Is that not how the higher thing always raises the lower? A mother teachers her baby to talk by talking to it as if it understood long before it really does. We treat our dogs as if they were ‘almost human': that is why they really become ‘almost human’ in the end.

Mere Christianity, Chapter 7

Megan McArdle on the Choices Women Make

Good article, as one expects from McArdle, even when you don’t always agree with her. Never having been to business school, nor any kind of school at Harvard, I can’t dispute anything she discusses here.

But on average, the women I talk to just aren’t nearly as willing to sacrifice close friendships, and family relationships, for the sake of their jobs.

We can say that they shouldn’t have to, of course, but the sad fact is that there are trade-offs in this world. In your 20s you can finesse them — work super hard and also have a roaring social life — because you have boundless energy and no one depending on you. This is the age at which young women write furious articles and Facebook posts denouncing anyone who suggests that women opt-out of high pressure jobs for any reason other than the rankest sexism.

As you age, your body refuses to cooperate with your plan to work from 7 a.m. to 11 p.m. and then hang out with friends. Your parents start to need you more, if only to lift heavy things. And of course, there are kids. You start having to make direct trade-offs, and then suddenly you look up and you haven’t seen your friends for two years and your mother is complaining that you never call. This is the age at which women write furious articles defending their decision to step back from a high-pressure job and/or demanding subsidized childcare, generous paid maternity leave and “family friendly policies,” a vague term that ultimately seems to mean that people who leave at five to pick up the kids should be entitled to the same opportunities and compensation as people who stay until 9 to finish the client presentation. These pleas usually end (or begin) by pointing to the family-friendly utopia of Northern Europe, except that women in Europe do less well at moving into high-test management positions. Whatever the government says, someone who takes several years off work is in fact less valuable to their company than someone who doesn’t.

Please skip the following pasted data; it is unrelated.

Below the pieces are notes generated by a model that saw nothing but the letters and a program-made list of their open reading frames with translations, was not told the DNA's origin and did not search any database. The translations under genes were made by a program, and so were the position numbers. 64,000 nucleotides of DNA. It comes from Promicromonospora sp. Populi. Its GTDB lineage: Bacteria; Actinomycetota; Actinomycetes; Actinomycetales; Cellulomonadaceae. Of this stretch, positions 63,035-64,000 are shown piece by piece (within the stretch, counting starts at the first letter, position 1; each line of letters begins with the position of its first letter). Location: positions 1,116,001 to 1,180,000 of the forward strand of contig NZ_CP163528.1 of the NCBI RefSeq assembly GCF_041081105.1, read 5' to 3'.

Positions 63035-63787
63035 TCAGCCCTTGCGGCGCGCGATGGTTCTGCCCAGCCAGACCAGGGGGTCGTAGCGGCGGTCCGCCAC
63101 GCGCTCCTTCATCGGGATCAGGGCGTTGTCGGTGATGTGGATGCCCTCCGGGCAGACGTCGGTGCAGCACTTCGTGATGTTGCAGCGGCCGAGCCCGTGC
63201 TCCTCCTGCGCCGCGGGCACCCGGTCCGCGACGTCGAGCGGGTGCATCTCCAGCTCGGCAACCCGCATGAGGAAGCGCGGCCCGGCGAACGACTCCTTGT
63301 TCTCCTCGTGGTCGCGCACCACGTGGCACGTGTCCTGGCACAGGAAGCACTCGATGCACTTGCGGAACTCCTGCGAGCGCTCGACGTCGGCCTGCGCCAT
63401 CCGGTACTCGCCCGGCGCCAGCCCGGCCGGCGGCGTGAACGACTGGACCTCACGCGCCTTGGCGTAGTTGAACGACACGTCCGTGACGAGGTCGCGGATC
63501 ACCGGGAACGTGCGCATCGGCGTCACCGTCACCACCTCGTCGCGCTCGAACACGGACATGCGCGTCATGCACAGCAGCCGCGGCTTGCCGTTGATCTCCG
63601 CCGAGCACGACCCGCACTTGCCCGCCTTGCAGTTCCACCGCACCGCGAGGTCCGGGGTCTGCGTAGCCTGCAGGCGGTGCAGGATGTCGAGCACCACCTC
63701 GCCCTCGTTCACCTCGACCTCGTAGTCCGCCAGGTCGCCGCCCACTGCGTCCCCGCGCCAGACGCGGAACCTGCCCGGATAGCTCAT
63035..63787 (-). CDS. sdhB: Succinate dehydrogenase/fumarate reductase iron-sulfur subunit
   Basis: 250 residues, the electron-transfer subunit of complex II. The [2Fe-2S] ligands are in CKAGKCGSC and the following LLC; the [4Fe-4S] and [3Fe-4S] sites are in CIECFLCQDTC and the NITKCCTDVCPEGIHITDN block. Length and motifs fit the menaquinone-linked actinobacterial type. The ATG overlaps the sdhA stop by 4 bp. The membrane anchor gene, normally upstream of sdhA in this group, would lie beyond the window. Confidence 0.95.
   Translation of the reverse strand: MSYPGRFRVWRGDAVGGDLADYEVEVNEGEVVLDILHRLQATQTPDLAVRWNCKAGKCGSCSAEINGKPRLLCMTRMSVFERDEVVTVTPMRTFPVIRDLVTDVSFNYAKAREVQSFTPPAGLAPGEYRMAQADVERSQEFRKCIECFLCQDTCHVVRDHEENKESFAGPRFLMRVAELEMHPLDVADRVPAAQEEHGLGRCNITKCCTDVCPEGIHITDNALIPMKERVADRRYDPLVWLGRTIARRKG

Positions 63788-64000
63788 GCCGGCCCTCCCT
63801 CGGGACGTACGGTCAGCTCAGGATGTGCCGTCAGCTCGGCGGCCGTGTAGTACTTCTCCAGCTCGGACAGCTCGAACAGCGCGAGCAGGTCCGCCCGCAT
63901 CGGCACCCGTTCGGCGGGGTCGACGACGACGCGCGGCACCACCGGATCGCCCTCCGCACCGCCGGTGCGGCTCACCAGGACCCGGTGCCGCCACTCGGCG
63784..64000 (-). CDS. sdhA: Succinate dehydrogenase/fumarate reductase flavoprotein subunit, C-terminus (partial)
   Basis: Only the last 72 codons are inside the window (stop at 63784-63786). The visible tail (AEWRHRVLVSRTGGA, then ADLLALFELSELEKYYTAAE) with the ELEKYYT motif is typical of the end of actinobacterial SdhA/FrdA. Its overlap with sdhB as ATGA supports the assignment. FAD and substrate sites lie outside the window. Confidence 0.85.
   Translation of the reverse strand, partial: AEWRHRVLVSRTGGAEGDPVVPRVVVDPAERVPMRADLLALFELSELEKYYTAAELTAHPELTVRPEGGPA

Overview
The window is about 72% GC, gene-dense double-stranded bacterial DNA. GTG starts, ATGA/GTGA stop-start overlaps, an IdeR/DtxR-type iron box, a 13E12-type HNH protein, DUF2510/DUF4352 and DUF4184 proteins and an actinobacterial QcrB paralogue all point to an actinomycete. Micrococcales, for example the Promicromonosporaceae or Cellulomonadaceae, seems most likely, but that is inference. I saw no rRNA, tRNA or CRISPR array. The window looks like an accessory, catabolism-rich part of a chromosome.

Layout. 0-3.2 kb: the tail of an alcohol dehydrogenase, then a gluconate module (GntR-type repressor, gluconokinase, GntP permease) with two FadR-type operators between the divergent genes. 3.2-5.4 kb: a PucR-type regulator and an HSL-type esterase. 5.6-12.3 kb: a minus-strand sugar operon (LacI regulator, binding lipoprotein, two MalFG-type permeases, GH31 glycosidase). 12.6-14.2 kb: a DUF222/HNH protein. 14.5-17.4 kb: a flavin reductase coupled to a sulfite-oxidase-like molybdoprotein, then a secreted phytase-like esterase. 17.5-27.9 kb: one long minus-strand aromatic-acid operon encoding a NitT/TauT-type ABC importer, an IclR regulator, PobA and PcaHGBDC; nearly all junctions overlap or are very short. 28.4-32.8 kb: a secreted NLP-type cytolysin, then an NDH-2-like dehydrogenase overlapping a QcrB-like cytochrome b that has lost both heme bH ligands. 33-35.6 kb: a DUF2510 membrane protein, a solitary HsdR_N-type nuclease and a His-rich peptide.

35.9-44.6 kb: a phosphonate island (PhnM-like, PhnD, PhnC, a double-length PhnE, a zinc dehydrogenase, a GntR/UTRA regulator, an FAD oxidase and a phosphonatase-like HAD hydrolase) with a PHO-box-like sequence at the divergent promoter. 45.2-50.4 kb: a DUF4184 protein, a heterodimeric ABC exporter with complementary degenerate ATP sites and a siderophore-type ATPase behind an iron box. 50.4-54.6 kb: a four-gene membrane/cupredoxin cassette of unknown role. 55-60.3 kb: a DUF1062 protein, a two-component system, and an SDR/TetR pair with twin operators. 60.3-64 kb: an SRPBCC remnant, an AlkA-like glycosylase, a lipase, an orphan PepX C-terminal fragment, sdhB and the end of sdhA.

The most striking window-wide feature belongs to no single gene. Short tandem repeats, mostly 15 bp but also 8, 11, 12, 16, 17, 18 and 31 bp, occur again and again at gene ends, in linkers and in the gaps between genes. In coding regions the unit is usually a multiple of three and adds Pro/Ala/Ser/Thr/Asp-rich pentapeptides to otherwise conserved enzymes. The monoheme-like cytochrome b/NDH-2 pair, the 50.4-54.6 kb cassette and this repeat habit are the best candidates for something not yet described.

It would be interesting to know where she got the statistic to back up the claim about women in Europe, but otherwise this rings true. And not because it gets men off the hook; real, actual sexism is still out there. But because it’s a simpler explanation than “systematic conspiracy of harassment.” I’ve been working for a long time, and the vast majority of my bosses have been women. Which is pretty well meaningless to me: the boss is the boss. But it can’t be heresy to point out that women differ from men, they tend to value different things, and this tends, in large groups, to lead to different choices and different results.

Now, if you accept that, that men just value “money” and “success” more than women do, one has to wonder: what’s the plan with all that money and success? What’s it for? Obviously, on some level we all — men and women — vie for status in the tribe. But when you hit that status, what’s next? The men McArdle writes of aren’t going to work from 7 to 11 for the rest of their lives, either. They’re eventually going to want a life, a wife, some kids. They’re just going to put if off later, because they can. Which is kind of a flimsy reason, and perhapss self-defeating. When you’re in your 20’s, and your life is chaos, anyway, kids can actually provide some kind of structure, because structure is what they require. Plus, you’ve got the energy to handle it. If a man waits until his late 30’s or beyond to settle down, he’s going to have a harder time adjusting to it not being about him all the time.

Or, maybe he’ll be ready for it. Trade-offs, trade-offs, trade-offs.